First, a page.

by Peik J Strömsholm

In some earlier articles I wrote about the possibility for former members of cults to use data protection laws against misuse of sensitive information they have given the cult. I mentioned legislation in different countries and requested further information from the readership. Here follows a summary of the information obtained.

What is it all about? Basically, for many countries, you have the right to know what the cult has in its files about you and they can't legally collect information on "enemies" outside the organization, since such a register has no acceptable purpose. It's also relatively easy to file a complaint, since there are usually authorities to help you out with matters related to data protection laws.

Many times this means you have the right to "get back" any sensitive information you have given them, since they have to destroy their records when the register has no acceptable purpose = when you leave the cult.

The following references might prove a useful starting point, should any readers ever feel the need for legal protection when faced with information confidentially given to a cult.

The laws about data protection in some countries in Europe:

Henkil|rekisterilaki 30.4.1987/471
Datalagen, 1973:289 (SFS 1982:446) F|rordning om datasekretess (1982:480) Legislation in progress; a report SOU 1993, "En ny datalag" about a new law. Don't know if there's any new legislation after 1993.
Lov om personregistre m.m 1978:48
Lov om private registre 1987:622
A law on data protection, no info on the correct name, 1989:121
United Kingdom
A law on data protection, from 1984. Netizens have mentioned it is called the "Data Protection Act" and administered the "Data Protection Registrar". Netizens have also stated it applies to electronic records only.
Gesetz zum Schutz vor Missbrauch personenbezogener Daten bei der Datenverarbeitung, Bundesdatenschutzgesetzt 27.1.1977. A netizen wrote that 'the german "Datenschutzgesetz" ("Law for the protection of data") applies to all accumulated data. (i.e. electronic media as well as paper).
A law on data protection, no info on the name or ref, but it is from 1978. According to a few netizens it applies to computerized databases as well as other media, as is usual with these laws.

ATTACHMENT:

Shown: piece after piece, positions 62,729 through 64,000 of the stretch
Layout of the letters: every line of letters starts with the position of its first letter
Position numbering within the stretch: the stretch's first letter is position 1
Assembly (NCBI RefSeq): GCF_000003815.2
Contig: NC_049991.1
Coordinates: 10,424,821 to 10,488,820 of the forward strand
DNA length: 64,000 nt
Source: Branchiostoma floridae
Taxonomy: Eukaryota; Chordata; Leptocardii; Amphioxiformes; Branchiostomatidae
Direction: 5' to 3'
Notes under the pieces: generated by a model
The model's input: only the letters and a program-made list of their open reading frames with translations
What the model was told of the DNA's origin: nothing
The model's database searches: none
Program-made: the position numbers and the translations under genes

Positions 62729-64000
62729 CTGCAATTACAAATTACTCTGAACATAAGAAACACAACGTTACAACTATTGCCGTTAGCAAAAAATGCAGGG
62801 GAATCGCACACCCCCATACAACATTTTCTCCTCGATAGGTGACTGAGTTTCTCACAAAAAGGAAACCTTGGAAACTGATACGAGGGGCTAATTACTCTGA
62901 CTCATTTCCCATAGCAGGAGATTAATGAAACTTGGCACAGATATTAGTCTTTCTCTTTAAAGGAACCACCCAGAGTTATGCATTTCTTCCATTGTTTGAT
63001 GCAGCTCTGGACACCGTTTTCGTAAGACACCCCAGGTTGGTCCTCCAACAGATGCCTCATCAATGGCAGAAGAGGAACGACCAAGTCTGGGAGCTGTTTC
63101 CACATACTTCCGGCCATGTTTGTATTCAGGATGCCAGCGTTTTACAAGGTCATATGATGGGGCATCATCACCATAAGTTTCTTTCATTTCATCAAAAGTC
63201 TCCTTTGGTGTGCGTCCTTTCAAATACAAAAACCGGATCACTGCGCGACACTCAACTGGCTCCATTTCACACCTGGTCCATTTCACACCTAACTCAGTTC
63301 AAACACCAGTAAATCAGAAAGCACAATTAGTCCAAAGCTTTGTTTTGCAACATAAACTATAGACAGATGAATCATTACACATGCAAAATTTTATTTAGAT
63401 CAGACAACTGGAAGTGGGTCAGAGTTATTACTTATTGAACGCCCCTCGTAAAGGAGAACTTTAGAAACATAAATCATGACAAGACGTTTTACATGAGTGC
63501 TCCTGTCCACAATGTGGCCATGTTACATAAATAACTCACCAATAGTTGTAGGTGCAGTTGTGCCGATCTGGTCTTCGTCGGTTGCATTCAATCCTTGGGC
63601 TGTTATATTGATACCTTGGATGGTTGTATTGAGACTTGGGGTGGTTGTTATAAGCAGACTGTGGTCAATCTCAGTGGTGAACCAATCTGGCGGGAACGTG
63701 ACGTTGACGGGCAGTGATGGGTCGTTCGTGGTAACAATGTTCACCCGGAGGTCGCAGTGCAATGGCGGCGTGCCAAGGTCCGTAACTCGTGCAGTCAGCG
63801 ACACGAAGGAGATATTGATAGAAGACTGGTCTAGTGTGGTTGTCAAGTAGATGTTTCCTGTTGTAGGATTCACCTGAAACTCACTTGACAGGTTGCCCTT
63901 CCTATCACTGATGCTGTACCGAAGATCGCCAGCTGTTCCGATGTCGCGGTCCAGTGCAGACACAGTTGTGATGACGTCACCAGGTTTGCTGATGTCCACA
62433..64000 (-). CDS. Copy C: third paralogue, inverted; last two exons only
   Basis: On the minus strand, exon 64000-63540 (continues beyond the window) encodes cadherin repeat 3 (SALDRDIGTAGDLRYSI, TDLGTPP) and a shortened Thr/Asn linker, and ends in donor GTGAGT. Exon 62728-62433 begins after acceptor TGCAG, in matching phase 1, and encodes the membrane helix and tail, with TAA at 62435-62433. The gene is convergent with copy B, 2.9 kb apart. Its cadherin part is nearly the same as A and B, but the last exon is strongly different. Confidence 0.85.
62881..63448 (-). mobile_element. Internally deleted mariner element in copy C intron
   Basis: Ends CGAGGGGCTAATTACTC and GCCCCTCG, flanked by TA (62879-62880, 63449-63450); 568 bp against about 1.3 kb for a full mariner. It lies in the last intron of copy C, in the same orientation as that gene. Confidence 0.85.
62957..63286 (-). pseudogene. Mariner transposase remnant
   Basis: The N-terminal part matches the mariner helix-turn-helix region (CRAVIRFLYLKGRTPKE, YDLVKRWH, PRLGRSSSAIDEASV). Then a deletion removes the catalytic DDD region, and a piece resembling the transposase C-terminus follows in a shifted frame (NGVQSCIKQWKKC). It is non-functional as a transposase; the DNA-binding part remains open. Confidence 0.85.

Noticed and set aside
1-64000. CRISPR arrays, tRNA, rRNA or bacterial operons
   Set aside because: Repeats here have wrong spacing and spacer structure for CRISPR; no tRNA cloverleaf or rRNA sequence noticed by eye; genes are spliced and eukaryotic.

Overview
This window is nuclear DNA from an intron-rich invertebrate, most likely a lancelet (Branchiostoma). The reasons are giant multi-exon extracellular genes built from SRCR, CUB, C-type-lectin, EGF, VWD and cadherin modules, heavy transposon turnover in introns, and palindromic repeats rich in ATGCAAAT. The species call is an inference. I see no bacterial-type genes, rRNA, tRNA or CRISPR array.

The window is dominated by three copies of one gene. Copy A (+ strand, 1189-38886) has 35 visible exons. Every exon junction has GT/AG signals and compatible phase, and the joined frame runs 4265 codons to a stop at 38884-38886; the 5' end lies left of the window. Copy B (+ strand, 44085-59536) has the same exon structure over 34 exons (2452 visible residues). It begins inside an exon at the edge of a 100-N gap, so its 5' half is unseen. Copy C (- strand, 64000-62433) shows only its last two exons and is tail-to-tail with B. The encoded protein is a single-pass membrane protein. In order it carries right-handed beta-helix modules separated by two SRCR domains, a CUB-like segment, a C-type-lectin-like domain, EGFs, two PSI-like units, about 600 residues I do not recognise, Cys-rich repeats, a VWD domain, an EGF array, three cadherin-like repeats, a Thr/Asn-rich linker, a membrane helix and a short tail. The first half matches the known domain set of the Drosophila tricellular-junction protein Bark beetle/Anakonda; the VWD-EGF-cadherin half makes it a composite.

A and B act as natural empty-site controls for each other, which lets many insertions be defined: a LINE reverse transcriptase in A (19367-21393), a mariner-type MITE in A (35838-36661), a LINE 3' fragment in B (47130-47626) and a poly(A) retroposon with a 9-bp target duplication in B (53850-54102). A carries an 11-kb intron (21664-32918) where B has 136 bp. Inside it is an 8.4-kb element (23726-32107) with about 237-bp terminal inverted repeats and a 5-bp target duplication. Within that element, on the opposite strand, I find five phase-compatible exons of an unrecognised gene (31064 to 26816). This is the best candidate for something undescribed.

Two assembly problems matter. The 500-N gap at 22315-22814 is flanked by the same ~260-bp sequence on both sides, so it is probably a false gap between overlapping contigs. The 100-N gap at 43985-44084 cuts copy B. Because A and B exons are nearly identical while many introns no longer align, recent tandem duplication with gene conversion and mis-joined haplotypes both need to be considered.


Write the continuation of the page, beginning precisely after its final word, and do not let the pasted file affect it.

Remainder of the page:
Loi no 78-17 du 6 janvier 1978 relative l'informatique, aux fichiers et aux libert`s
The Netherlands
Wet van 28 december 1988, Stb 665, houdende regels ter bescherming van de persoonlijke levenssfeer in verband met persoonsregistarties

These laws generally tend to follow international agreements, recommendations and conventions. The following may be mentioned:

CONVENTION for the Protection of Individuals with regard to Automatic Processing of Personal Data (the Council of Europe, Strasbourg 28th day of Jan 1981).

RECOMMENDATION of the Council concerning Guidelines governing the Protection of Privacy and Transborder Flows of Personal Data (OECD, Paris 23.8.1980).

AMENDED PROPOSAL for a Council Directive on the protection of individuals with regard to the processing of personal data and on the free movement of such data (European Union, COM (92) 422 final - SYN 287 15.10.1992)

The information above is mainly from a few bills given by the Cabinet to the Parliament of Finland as a proposal for new laws, namely HE 46/1987, HE 311/1993. Some information on data protection in a few European countries can be found on the Web:

Many readers are probably interested in the situations in the States and perhaps in Canada. Regarding the States, "The Electronic Communications Privacy Act", more exactly sections title 18, section 2703-7, were mentioned in some thread relating to misuse of information. This could perhaps have some relevance, but I doubt it.

In general the USA, Canada and United Kingdom (with Common Law background) have far less protection for sensitive information than most European countries. One Canadian netizen even suggested that data protection laws probably can never be used at all for legal protection against cults, at least not under Canadian legislation.

Anyone who can correct or add to the legal or factual issues of the above information is encouraged to answer this posting. Please email me a copy at if you post to the newsgroup(s). Follow-ups preferably to alt.religion.scientology only, or at least with a trimmed newsgroups line, as a reply probably isn't relevant to all the crossposted newsgroups.

[posted & mailed], Student of Theology & Law Student at the U of Helsinki "For the extremes of ignorance are atheism and superstition, from which we must endeavour to keep." (Clement of Alexandria)